Sunday, May 17, 2015

Shostakovich and Stalin

I'm surprised to see a quite good article in the Guardian about Shostakovich and politics. The title is "Putting the Stalin in Shostakovich" which is fairly awkward, but the article itself is a fair discussion of the release of Paavo Järvi’s recording of two pro-Soviet cantatas from a performance in Estonia in 2011. There was lots of controversy because while it is common knowledge that Shostakovich wrote a great deal of music praising the Stalinist regime as he was required to do, in contemporary performances the texts are usually altered to suppress this. Järvi gives the reason for using the original texts:
“I have grouped these three of Shostakovich’s cantatas together on one disk which has never been done before – two of them are very pro-Soviet and one is very critical of the Soviet system. Through these pieces, Shostakovich’s music tells the terrifying story of that time and I think that story is only truly effective if it is honest and not modified according to the fashions and political waves of the time. People should confront this uncomfortable part of history.”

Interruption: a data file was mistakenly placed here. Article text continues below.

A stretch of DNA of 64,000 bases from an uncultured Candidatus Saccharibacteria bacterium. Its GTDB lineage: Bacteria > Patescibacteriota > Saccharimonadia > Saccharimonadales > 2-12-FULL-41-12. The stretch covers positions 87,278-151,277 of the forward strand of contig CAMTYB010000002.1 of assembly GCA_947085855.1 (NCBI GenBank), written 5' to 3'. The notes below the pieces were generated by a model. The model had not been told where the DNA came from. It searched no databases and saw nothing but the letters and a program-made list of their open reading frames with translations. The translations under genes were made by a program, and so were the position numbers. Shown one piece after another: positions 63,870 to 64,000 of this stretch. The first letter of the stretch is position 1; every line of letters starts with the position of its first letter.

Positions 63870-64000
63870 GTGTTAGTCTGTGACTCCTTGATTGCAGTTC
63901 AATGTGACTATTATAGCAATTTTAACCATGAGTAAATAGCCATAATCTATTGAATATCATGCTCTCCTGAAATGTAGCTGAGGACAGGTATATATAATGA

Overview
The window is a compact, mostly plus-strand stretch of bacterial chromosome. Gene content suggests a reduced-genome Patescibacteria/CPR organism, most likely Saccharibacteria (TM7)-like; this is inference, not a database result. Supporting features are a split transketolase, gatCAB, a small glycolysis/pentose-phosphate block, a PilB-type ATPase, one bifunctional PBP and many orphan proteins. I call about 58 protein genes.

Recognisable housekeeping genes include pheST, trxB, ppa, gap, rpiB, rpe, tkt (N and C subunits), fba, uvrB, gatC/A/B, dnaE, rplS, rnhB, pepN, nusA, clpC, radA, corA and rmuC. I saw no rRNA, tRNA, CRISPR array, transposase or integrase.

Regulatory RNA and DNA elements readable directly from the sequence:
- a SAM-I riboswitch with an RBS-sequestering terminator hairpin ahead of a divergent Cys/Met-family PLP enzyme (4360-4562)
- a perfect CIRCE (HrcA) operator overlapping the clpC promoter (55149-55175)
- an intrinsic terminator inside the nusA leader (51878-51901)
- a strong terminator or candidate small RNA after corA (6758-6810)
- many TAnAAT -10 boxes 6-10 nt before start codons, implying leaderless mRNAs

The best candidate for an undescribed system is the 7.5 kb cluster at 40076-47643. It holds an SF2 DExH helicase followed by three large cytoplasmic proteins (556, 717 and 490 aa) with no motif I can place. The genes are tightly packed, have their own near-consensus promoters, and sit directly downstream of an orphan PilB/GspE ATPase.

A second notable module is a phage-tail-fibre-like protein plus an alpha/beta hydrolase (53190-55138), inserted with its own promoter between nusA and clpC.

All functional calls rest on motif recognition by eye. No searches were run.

This is, of course, admirable. Removing the texts praising Stalinist Russia is to blot out history. Yes, this is uncomfortable history, especially for those who still have a liking for socialist economics, but trying to turn Shostakovich into a dissident, as has been attempted, or simply trying to suppress certain works is as stupid and historically inept as altering texts of Bach cantatas because they are Christian!

I think this is the first part of one of the cantatas, The Song of the Forests, and from some of the comments, I think it may be using the original text. But my Japanese is even worse than my Russian, so I'm not sure. I also don't know the conductor and performers, but the concert is pretty clearly in Japan:

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